Construction workers are exposed to hazardous dust when using jackhammers to break concrete pavement. NIOSH found that exposures could be reduced by using a water-spray attachment.
Description of Exposure
Breathing dust that contains crystalline silica can lead to silicosis, a deadly lung disease. Exposure to crystalline silica has also been linked to lung cancer, kidney disease, reduced lung function, and other disorders [NIOSH 2002]. No effective treatment exists for silicosis, but it can be prevented by controlling worker exposure to dust containing crystalline silica.
Workers in the construction industry may breathe dust that contains crystalline silica during many tasks including grinding concrete, cutting brick and block, tuckpointing masonry, or using a jackhammer to break concrete. A study to measure exposures found that jackhammer operators who break concrete were exposed to about 6 times the NIOSH recommended exposure limit (REL) [Valiante et al. 2004]. NIOSH evaluated the use of jackhammers for breaking concrete pavement and examined engineering controls to see whether they reduce worker exposures to dust [Echt et al. 2003].
NIOSH studied a water-spray attachment to suppress dust created during concrete pavement breaking with jackhammers [Echt et al. 2003]. This low-flow, water-spray control reduced dust exposures by 70%–90%.
The water-spray attachment was made by a contractor who participated in the NIOSH study (Mt. Hope Rock Products, Inc., Wharton, NJ, a division of Tilcon New York, Inc., West Nyack, NY). There is continuing development of water-spray controls similar to the one used in the NIOSH study. For example, The New Jersey Laborers Health and Safety Fund (NJLHSF) has also developed a simple durable, low-cost water-spray attachment for use on a jackhammer (www.njlaborers.org/index.php3). The NJLHSF version of a water-spray attachment used the control described in this document as a starting point. A detailed description of the NJLHSF water-spray attachment and estimated cost can be found at their Web site www.njlaborers.com/health/jackhammer.php3).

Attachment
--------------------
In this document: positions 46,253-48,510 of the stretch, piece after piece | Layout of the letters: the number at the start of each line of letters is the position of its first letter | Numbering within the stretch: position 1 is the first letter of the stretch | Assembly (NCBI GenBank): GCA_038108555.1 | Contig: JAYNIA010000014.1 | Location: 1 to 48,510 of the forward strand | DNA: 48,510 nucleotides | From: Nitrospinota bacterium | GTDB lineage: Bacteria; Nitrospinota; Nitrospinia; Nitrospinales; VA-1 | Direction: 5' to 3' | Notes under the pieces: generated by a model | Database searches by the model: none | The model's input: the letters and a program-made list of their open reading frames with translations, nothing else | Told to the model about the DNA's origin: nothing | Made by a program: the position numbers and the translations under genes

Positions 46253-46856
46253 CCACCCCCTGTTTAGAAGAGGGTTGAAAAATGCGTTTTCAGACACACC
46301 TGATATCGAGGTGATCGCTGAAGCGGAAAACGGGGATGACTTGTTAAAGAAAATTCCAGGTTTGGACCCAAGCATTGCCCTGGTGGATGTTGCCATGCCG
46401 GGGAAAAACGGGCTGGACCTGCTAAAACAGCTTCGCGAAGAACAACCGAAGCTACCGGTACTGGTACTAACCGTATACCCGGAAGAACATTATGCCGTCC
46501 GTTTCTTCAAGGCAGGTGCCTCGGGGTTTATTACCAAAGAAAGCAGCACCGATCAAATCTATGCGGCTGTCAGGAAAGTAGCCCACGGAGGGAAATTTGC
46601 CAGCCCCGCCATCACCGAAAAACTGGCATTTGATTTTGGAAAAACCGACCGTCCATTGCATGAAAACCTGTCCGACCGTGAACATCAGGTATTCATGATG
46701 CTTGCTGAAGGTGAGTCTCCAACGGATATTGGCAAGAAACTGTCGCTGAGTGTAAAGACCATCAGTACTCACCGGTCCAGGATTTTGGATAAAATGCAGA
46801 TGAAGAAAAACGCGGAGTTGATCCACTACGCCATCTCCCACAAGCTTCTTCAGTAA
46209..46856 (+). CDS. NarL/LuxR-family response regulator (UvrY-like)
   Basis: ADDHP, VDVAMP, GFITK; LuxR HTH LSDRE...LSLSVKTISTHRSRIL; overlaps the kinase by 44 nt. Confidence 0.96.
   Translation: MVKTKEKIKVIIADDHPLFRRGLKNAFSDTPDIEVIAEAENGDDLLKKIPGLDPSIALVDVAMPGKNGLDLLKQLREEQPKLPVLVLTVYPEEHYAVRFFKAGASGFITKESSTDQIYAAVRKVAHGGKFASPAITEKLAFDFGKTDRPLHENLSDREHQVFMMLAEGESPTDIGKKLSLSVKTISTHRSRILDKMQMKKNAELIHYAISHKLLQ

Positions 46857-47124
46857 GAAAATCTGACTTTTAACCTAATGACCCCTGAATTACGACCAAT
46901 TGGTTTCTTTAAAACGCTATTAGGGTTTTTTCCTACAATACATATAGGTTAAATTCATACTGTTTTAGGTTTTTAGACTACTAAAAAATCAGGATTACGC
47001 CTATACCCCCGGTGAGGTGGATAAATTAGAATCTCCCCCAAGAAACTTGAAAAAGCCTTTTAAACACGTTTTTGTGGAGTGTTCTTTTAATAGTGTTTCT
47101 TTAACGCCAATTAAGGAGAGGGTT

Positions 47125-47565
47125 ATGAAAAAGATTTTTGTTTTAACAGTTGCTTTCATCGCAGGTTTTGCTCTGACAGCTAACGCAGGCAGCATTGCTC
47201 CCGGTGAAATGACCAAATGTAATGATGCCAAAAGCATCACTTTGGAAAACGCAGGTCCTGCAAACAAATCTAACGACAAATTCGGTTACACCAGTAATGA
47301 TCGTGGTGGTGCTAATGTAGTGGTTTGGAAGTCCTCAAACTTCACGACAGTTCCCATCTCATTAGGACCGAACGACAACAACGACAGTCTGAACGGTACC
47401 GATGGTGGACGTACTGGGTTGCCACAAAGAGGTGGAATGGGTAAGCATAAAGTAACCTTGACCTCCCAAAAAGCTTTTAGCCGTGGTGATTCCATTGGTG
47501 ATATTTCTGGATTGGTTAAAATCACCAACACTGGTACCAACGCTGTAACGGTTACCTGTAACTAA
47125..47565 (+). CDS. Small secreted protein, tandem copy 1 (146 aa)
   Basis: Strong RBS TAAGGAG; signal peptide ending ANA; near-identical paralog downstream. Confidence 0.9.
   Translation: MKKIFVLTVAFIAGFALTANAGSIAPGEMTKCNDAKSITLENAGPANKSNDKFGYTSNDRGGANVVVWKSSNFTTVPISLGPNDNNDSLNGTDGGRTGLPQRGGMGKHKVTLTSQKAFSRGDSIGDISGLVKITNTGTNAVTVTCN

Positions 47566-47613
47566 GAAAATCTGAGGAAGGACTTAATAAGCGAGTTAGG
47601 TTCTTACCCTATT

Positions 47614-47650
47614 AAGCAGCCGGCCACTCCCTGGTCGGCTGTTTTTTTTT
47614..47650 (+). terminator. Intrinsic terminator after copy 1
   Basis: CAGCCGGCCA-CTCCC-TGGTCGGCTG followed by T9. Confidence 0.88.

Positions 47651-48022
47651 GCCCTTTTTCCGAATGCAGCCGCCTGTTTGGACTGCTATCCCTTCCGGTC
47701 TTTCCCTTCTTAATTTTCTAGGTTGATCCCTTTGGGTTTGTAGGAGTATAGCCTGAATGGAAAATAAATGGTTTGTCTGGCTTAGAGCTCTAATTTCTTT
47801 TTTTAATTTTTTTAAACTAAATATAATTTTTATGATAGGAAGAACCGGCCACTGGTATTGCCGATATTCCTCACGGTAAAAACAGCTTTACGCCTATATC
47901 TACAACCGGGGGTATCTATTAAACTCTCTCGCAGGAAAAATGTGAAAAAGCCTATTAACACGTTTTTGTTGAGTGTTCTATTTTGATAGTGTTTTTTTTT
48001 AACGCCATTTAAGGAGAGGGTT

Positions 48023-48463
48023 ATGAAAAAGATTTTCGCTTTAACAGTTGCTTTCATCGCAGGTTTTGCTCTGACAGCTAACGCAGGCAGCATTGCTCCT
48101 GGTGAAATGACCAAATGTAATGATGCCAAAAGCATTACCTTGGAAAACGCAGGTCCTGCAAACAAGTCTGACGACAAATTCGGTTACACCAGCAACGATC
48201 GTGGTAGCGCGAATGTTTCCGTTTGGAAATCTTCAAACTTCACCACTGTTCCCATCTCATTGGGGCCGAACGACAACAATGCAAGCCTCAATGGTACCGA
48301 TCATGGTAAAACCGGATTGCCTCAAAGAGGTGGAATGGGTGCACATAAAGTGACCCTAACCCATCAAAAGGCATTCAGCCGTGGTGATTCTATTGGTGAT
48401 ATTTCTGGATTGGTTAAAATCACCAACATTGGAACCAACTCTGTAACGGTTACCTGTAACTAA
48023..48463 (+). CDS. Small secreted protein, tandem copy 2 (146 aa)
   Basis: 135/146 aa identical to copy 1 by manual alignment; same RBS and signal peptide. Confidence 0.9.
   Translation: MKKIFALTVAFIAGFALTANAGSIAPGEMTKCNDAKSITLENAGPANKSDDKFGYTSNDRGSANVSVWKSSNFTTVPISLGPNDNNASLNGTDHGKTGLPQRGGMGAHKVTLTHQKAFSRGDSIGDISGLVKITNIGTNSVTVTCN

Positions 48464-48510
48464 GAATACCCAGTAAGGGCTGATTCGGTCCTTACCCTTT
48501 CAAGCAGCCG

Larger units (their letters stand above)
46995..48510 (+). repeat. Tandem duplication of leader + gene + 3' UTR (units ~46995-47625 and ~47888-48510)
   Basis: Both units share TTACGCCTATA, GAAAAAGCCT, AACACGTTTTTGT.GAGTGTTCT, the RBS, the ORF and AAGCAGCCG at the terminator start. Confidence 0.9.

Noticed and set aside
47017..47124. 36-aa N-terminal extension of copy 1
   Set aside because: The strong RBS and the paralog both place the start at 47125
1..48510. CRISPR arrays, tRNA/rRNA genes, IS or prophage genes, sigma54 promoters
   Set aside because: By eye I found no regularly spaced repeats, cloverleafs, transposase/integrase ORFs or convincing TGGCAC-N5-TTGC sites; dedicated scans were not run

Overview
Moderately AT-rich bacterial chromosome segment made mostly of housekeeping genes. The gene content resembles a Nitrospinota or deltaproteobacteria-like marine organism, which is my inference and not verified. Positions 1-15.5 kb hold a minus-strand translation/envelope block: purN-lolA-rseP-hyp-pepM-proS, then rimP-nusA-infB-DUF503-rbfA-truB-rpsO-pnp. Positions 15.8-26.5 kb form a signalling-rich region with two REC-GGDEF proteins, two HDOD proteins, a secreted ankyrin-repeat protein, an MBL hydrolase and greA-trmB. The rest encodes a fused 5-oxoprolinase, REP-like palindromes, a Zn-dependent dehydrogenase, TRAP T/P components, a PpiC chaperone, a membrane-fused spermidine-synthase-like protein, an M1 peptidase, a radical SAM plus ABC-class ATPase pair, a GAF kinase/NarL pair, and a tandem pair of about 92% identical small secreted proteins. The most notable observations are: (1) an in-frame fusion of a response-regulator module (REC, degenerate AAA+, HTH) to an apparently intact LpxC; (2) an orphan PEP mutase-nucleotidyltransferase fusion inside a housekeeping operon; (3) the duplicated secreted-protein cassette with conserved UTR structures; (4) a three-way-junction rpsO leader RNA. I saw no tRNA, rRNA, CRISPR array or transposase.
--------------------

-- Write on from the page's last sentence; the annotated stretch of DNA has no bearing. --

NIOSH is not aware at this time of off-the-shelf, commercially available retrofit kits or jackhammers that come with built-in water spray units. However, it is relatively simple to build a water spray control for a jackhammer.
: Use a solid-cone, furnace-spray water nozzle with an 80-degree spray angle (Type B, 11.00 GPH, 80°, Delavan Inc. Fuel Metering Products, Bamberg, SC www.delavaninc.com
). Mount the nozzle in a bracket welded on the end of the jackhammer. The spray angle (the angle included between the sides of the coneformed by the water discharged by the nozzle) and the spray pattern are two critical design parameters required to match the performance of the tested device. Spray nozzles make several spray patterns such as hollow cone, full cone, and flat spray. This control used a solid cone nozzle.